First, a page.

in Table 1. Transitional EU members in the sample are Hungary (9.3%), Poland (7.4%), ,

Estonia (4.0%), Czech Republic (3.3%), Slovakia (2.6%), Latvia (2.5%), Lithuania (2.5%)

and other post soviet EU members (14.7%).

[Insert Table 1 here]

Missing values and outliers have been removed from the original data in order to render a

clean dataset for analysis. Since the focus of this study is to examine factors affecting MNEs’ reinvestment in countries at the transitional periphery, all non MNE entries were also

removed from the dataset.

Measurement of variables

Dependent and independent variables are measured as follows:

Dependent variable (REINVEST): The log of re-investment is in US dollar by the firm.

Re-investment covers items such as new building, machinery and equipment.

Independent variables

Judicial institutions: This is based on respondents’ perception of courts in countries where these subsidiaries are located, thus the state of the court system in a host country is used as

proxy for legal institutions. Three different dimensions of legal institutions are treated as

dichotomous variables. A value of 1 is ascribed to the state of a court system if it was

perceived as being to a great extent fair and impartial (IMPARTIAL); 0 otherwise. Similarly,

the court system is given the value of 1 if perceived as being to a great extent honest and

uncorrupt (UNCORRUPT); 0 otherwise. Finally, the ability of court systems to enforce its

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17 was perceived that the court system can enforce its decisions in resolving business disputes to

a great extent; 0 otherwise.

PERVASIVE, Pervasiveness of corruption is measured on a 6 point scale according to whether

it was common for firms in its line of business to pay some irregular “additional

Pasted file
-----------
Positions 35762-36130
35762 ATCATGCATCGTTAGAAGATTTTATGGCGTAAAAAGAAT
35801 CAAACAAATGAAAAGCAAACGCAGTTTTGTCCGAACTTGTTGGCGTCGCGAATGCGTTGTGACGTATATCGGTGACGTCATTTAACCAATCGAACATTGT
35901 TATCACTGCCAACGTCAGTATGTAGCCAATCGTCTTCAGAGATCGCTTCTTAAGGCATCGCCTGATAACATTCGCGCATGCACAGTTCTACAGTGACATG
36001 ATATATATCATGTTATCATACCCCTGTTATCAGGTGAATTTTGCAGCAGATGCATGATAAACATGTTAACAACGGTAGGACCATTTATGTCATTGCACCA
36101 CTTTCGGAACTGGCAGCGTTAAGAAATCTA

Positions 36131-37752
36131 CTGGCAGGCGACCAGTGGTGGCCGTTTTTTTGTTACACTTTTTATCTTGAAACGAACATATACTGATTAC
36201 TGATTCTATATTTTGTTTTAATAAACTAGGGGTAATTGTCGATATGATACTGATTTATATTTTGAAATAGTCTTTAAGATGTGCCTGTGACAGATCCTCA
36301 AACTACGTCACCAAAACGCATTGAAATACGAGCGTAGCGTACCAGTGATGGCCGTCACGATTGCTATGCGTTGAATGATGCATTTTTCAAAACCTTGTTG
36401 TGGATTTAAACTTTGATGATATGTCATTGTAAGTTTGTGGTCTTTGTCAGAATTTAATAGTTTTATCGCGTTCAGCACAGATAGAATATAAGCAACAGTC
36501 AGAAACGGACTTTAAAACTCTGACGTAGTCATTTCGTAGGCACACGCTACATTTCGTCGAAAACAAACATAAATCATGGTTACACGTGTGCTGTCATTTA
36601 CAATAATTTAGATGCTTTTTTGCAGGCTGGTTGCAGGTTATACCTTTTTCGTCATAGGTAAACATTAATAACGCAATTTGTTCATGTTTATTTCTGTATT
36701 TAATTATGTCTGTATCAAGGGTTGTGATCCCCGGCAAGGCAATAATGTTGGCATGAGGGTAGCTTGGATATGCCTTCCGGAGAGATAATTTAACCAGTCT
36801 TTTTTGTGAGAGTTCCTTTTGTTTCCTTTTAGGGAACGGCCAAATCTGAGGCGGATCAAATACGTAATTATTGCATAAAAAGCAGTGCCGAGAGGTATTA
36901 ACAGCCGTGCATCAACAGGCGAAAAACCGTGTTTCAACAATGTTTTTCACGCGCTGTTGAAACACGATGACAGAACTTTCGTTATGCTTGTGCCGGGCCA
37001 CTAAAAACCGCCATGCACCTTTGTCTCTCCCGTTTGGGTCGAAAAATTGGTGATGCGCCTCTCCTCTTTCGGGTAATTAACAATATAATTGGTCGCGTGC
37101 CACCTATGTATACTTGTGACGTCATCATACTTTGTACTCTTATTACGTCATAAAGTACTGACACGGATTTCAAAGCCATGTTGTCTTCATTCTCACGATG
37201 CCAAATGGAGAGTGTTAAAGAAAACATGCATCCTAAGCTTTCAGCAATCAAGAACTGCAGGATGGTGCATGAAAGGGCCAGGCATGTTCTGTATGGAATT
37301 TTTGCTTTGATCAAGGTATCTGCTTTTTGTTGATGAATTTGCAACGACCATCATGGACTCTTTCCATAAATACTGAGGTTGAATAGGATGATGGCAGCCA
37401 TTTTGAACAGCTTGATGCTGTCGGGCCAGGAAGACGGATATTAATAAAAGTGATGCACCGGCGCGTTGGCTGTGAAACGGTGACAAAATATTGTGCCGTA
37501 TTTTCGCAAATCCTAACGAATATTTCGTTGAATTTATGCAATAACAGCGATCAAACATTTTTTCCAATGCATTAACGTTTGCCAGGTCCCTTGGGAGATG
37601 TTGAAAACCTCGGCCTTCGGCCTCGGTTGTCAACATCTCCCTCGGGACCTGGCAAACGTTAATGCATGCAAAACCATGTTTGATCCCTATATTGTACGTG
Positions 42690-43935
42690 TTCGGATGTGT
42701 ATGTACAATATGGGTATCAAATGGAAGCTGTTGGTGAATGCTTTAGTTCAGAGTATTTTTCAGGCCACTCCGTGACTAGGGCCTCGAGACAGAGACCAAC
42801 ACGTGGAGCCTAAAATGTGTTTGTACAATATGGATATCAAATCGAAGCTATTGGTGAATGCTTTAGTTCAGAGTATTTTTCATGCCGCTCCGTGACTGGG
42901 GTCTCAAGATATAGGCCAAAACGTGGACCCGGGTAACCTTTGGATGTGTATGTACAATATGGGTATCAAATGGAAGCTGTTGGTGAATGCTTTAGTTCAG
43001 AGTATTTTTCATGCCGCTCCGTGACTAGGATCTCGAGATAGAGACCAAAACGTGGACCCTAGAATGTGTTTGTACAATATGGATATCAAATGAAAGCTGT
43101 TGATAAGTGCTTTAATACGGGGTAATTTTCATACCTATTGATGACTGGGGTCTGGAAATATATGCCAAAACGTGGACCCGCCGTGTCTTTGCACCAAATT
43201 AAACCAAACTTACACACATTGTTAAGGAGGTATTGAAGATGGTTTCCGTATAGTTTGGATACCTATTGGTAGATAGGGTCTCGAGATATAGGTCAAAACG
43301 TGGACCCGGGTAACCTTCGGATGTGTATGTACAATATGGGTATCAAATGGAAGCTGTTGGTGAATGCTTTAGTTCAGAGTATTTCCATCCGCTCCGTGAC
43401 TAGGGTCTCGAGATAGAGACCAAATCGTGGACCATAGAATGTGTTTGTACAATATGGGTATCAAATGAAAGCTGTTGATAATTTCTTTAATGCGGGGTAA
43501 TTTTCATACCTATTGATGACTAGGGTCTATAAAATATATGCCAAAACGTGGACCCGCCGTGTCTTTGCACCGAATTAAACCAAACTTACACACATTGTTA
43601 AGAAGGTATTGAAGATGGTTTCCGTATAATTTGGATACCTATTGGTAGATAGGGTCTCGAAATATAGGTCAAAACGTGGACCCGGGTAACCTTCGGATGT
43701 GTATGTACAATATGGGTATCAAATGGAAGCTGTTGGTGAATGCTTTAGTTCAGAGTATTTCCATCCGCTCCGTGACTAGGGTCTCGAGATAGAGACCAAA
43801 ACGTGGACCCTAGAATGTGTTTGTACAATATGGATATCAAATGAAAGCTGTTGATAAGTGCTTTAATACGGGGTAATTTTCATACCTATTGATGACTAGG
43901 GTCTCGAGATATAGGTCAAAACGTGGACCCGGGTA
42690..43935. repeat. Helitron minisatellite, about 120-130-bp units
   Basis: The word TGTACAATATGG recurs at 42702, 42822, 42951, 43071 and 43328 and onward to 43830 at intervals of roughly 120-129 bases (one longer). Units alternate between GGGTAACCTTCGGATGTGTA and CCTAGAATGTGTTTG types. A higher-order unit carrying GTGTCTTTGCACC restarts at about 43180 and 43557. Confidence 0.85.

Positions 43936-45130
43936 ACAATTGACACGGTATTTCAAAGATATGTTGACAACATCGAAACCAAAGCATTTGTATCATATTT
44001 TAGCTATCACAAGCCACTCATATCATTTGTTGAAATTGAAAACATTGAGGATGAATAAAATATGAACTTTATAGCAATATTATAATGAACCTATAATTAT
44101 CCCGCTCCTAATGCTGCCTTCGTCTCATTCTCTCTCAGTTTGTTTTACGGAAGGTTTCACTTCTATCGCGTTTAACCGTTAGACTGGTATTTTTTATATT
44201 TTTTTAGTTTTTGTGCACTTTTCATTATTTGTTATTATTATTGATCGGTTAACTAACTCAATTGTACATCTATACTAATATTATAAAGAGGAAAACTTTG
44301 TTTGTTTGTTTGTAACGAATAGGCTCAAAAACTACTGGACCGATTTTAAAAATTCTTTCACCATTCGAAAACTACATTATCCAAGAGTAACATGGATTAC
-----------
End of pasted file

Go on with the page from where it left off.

payments/gifts” to get things done with regards to customs, taxes, licences, regulations, services etc.

ARBITR (Arbitrariness): Arbitrariness of corruption in host countries is measured by

respondents’ perception of government agents acting within rules without unofficial recourse to any financial or social gains. The variable aims to measure whether another official or

superior intervenes, without unofficial recourse to financial or social gains, when government

agents act against the rules. The perceived level of arbitrariness is measured by a 6 point

reverse measurement where 6 is never and; 1 is always.

AGE: Subsidiary age is measured by Logarithm of years of subsidiary’s operations in a country.

SIZE: Size is measured by Logarithm of number of permanent, full time firm employees.

Regional impact

TRANSPERI: Host countries MNE Subsidiaries’ are classified as a dummy variable where 1 is Transitional Periphery; 0 is otherwise.

Control Variables

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18 DC MNE: Country of origin of MNEs are classified as DC MNE is 1, if the country of origin

was a developed country; 0 otherwise.

EMNE: Country of origin of MNEs are classified as EMNE is 1, if the country of origin was

an emerging country; 0 otherwise.

Industry level controls

The sample comprises 5 major sectors. These are:

MANUFACT: Manufacturing

TRADE: Wholesale and retail trade

CONSTRUCT: Construction and real estate

HOSPITALITY: Hotels and hospitality industry

OTHER SERVICES: This is used as the base dummy.

ANALYSIS RESULTS

We test hypotheses by linear regression analyses to determine the impact of hypothesised

variables on log transformation of reinvestment by MNEs’ subsidiaries in respective host

countries. Any multicollinearity problems were checked before running regression analysis. Table 2 shows the binary correlations between variables used in regression models.

[Insert Table 2 here]